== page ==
The gallery space has become a key signifier of hipster decadence in neighborhoods with an influx of gentrifiers. The systematized aestheticization of a poverty-stricken neighborhood (in this case, Pilsen) by wealthy implants, raises all costs, from rent hikes to shifting demographics. Recently, a notice was posted on the local Belli’s Juice Bar explaining the Pilsen business’s displacement at the hands of their landlords, Thalia Hall owners Bruce Finkelman and Craig Golden. The pair were also responsible for the firing of Eliseo Real, a first-generation Mexican employee of theirs, for participating in the Day Without Immigrants. The flyer has been widely circulated by Pilsen community organizers who refuse to accept the increasingly obvious expulsion of local businesses by external investors.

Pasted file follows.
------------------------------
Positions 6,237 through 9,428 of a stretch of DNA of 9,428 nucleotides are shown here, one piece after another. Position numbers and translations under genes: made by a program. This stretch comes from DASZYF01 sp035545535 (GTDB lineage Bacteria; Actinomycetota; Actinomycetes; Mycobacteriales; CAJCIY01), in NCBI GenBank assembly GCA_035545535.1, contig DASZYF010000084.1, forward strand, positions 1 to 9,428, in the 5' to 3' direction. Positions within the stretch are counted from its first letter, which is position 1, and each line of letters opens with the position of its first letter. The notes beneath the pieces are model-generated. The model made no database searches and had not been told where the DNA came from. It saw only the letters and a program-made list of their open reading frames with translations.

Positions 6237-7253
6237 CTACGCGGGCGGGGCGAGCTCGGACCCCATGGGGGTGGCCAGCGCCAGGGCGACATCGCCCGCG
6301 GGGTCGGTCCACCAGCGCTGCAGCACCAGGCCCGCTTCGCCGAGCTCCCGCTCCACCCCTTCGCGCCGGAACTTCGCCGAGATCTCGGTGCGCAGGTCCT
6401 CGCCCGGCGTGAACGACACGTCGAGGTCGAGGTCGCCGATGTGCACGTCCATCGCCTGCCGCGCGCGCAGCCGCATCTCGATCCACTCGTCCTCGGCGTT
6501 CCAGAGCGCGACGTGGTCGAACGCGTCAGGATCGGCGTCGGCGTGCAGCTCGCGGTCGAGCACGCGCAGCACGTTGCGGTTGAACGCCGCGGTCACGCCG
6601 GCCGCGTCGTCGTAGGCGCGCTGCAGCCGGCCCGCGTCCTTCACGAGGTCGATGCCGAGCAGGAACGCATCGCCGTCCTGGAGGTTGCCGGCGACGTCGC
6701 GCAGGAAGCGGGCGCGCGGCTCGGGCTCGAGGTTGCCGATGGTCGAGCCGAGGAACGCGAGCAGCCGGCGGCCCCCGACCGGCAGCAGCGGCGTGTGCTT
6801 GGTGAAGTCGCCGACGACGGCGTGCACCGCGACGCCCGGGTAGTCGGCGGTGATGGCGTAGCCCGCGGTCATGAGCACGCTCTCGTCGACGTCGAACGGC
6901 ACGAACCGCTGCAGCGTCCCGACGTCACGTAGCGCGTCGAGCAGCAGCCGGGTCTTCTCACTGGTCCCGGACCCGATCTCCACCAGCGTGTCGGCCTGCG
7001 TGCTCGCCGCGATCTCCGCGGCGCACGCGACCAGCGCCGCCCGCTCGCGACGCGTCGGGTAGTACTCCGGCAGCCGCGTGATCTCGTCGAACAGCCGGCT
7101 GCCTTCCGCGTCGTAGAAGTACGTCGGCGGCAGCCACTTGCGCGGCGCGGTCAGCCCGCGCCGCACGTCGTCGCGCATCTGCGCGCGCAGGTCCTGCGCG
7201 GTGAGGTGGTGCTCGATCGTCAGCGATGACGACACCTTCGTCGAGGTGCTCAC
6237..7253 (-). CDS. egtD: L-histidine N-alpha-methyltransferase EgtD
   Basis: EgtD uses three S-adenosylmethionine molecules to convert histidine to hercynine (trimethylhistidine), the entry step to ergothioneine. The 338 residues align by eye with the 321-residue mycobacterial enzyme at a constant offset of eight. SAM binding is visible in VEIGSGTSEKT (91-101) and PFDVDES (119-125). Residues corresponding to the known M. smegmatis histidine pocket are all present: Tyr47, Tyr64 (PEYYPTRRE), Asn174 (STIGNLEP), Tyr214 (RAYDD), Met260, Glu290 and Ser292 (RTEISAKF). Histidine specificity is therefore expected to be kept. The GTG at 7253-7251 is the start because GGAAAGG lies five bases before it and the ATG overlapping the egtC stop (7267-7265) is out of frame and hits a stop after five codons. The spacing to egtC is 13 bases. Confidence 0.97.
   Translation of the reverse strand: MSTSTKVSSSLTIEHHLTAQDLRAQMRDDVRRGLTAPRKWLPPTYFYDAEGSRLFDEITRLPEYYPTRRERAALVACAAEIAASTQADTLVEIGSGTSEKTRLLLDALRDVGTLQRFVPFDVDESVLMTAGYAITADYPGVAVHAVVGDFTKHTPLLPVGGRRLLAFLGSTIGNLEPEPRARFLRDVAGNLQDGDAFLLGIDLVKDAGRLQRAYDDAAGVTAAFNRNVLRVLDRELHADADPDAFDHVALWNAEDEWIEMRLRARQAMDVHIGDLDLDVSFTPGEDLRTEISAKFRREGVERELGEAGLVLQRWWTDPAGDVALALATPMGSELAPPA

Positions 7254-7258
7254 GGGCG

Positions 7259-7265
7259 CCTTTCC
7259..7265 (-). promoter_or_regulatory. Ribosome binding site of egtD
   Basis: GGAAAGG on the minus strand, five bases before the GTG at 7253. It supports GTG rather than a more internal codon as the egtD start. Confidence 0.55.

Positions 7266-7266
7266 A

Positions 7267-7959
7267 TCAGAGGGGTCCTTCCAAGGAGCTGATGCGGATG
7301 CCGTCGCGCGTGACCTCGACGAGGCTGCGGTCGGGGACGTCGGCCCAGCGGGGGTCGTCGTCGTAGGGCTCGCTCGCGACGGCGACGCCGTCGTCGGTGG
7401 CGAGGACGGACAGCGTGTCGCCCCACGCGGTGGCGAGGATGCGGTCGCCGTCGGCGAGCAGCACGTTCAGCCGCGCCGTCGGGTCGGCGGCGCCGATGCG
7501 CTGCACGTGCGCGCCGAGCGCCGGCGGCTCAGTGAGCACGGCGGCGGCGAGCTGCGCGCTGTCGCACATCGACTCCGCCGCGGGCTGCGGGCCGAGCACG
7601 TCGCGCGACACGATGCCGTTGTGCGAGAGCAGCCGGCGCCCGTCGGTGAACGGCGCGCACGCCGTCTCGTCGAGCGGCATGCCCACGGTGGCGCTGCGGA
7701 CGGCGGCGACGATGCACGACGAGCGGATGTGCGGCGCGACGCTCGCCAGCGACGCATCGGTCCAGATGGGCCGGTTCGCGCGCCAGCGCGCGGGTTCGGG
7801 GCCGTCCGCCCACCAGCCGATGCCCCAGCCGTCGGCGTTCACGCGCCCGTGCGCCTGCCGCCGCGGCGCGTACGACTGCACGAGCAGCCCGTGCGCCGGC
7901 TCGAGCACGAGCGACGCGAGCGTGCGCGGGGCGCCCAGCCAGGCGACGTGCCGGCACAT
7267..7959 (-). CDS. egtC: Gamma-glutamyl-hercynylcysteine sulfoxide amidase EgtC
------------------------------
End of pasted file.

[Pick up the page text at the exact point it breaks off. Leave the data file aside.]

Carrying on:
Sam Kirk’s painting, “All we fought for, all we built,” visualizes Pilsen as a space in which bodies are being, and have been, erased. From Hidalgo’s silhouetted shopkeeper to Kirk’s grey phasing of Pilsen residents, the absence or fading of community members becomes a formal unifier in the exhibit. An active take on the exhibition title Peeling off the Grey, Kirk grounds his work in figuration and the individual effects experienced by community members so actively affected by the “greyings” of gentrification.